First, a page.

The strength of our solution is demonstrated by the frequent use of interactive mobile applications and heavy consumption of downloadable mobile content by consumers using Danger-enabled mobile devices. During the quarter ended September 30, 2007, consumers using Danger-enabled mobile devices, on a monthly basis:
• sent and received an average of 3,223 instant messages;
• viewed an average of 481 web pages; and
• sent and received an average of 930 text messages.
Additionally, more than 60% of consumers using Danger-enabled mobile devices purchased downloadable content during the quarter ended September 30, 2007, with each purchaser buying an average of four downloadable content items during the quarter ended September 30, 2007.
Large and growing third-party developer program. In addition to the internal development of our core data applications, we have cultivated a large and growing third-party developer program for the creation of premium applications, content and services to be distributed on our platform. Our third-party developer program is designed to foster a steady and competitive pipeline of premium applications, content and services that we believe enhance the overall consumer experience. Our third-party developers leverage our integrated technology platform and our operator and OEM relationships to commercialize and distribute premium applications, content and services to a broad audience through a single point of distribution. By encouraging third-party development of content for our platform, we are able to continuously extend the functionality and breadth of our offering and enhance the value of our solution. We have experienced rapid growth in our developer program, with more than 50 of our third-party developers publishing an aggregate of 218 games, applications and networked services as of September 30, 2007.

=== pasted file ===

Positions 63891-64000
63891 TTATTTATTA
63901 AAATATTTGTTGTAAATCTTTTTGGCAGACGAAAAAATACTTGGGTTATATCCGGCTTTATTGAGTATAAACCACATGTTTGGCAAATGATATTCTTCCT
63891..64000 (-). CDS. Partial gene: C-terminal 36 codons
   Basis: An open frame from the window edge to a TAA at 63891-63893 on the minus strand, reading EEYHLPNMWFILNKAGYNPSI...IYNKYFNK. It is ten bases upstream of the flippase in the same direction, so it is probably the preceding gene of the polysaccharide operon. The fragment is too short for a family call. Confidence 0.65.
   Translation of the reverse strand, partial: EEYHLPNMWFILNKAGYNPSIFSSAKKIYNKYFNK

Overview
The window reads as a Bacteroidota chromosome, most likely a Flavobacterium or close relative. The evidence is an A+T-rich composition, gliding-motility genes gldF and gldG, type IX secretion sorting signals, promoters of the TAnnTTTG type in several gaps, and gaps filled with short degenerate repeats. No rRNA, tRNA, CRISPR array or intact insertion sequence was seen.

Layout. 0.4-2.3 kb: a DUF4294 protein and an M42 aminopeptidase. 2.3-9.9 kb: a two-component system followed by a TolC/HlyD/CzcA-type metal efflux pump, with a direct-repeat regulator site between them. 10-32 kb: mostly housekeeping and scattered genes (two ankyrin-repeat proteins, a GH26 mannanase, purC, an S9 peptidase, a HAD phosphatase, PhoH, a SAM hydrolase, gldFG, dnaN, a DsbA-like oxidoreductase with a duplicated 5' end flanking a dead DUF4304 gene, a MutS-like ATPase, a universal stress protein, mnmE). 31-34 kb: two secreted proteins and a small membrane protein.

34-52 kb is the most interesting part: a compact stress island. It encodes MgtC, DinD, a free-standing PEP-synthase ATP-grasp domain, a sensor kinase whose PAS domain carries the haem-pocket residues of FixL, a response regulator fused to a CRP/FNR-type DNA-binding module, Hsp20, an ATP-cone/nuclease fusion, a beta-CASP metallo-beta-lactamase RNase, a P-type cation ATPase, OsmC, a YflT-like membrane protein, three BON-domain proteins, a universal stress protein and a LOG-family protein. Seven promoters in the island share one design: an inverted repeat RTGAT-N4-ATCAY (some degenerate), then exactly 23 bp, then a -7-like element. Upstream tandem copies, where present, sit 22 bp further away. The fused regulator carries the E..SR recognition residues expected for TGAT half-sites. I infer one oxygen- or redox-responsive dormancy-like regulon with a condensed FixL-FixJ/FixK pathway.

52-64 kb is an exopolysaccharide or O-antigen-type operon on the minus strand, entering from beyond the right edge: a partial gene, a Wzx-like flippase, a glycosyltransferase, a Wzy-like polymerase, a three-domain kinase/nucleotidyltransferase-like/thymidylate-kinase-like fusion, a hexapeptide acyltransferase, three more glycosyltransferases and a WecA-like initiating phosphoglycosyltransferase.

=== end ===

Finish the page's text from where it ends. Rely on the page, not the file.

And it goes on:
Enhanced content offering. The collection of the premium applications, content and services available to end users of Danger-enabled mobile devices ranges from traditional mobile content, including basic games and ringtones, to highly differentiated applications, content and services, including networked services, multi-player networked games, multimedia themes and productivity tools. As of September 30, 2007, our master catalog of premium applications, content and services included 161 games, 43 applications, 14 networked services, more than 2,700 ringtones and 66 background themes. The premium applications, content and services available to individual subscribers vary by mobile operator, market and Danger-enabled mobile device model.
As of September 30, 2007, we had 300 employees. Of these employees, 287 were in the United States, 12 were in Europe and one was in Australia. We also engage a number of temporary employees and consultants. None of our employees is represented by labor unions or covered by a collective bargaining agreement. We have not experienced any work stoppages, and we consider our employee relationships to be good.
Hank Nothhaft, the CEO of Danger made a cool $544,000+ this year working for Danger.